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Eileen won Best Supporting Oscar by mistake. And now people expect great things of her. She stole a movie in one memorable scene, one expression really. A slo-mo captured, gently contorted face, its delicate scrunch bearing two tears like beautiful, transparent limpets, whilst her reddening cheeks became flabby and swollen as if they and no other part of her, were underwater. She nailed in one take too, so they say. Her face, in that moment is now movie history. It is a face, that critics said ‘understands the suffering of the world’. A face that will be studied and scrutinised like famous portraits: that terrified scream or the lady with a complicated smile.

Eileen’s face is on posters and t-shirts, album covers and shrouds, screen savers and advertising slogans. Hers is the face of the 21st century. On talkshows they ask her to do it again, they beg her. She has been paid 18 million US dollars to do it again, or something similarly impressive, in her next film which will be a studio financed blockbuster.

It was her first speaking role, although no one remembers her voice.

Eileen graduated from a theatre school with unimpressive alumni, in the Mid West. She knew her limitations as an actor but didn’t mind scratching a living with bit parts and extras work. Acting wasn’t a calling, it was a flimsy choice, a shrug of a career, formed from a lack of alternatives and the desire to self identify as artsy. But she got a part, albeit tiny, in a feature film. She walked on a fraught set and was told because it was being shot on film not digital the budget didn’t allow for multiple takes. So when the time came for Eileen to read her lines and she felt a sudden twitch. She allowed her face fold inwards, grotesquely so, as she tried her hardest to withhold a sneeze, worried her hay fever might cause added delay and extra cost.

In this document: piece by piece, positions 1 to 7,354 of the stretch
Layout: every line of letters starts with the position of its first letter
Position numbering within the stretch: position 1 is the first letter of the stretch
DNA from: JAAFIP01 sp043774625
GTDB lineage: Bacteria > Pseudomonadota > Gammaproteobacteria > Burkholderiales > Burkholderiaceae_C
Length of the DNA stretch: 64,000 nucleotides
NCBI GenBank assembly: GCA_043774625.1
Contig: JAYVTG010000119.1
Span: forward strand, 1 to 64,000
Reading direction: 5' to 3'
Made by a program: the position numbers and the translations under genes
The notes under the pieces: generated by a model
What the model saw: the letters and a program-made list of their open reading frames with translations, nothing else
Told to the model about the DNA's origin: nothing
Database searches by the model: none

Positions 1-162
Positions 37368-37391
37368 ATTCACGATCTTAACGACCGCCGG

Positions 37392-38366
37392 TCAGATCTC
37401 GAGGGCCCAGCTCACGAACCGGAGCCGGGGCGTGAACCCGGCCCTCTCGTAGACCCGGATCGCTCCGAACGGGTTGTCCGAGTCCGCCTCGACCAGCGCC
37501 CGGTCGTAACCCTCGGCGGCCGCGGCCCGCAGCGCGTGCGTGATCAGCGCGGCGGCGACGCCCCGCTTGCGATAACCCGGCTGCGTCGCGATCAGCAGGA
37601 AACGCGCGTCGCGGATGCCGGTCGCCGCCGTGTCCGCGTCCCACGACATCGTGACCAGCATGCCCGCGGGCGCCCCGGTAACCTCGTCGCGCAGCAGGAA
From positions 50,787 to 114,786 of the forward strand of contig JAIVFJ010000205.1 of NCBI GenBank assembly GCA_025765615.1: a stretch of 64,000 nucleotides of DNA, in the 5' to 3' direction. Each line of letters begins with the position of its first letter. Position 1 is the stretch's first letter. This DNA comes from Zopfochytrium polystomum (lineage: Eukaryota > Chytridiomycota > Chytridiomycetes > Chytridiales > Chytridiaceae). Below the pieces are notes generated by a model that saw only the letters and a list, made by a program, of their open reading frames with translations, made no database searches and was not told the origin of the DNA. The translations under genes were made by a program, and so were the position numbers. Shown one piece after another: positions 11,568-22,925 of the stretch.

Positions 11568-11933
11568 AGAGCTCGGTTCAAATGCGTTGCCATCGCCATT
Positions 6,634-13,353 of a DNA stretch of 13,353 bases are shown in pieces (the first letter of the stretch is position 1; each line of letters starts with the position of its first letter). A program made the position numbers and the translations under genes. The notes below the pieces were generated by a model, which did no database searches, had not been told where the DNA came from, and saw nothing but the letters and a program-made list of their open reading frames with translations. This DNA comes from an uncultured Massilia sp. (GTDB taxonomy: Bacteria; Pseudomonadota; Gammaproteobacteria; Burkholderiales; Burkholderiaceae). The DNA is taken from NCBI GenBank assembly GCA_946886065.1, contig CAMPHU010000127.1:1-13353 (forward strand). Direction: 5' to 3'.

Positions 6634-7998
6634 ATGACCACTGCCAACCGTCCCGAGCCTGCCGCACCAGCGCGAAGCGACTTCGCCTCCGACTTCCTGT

Pop psychologists, of whom there are many, believe Eileen showed us our true selves, exposed the reality of existence more clearly than sacred texts or paintings ever could. Everyone is psyched to see her new movie. They are sure her face will unravel the mysteries of the world.

Listen to SImon read "And the Academy Award Goes to... Eileen Chuntza" below:

00:00 / 02:40
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SIMON LOWE is a British writer. His stories have appeared in Breakwater Review, AMP, Storgy, Firewords, Ponder Review, Visible Ink, and elsewhere. His new novel, The World is at War, Again, will be published on June 7, 2021 (Elsewhen Press).

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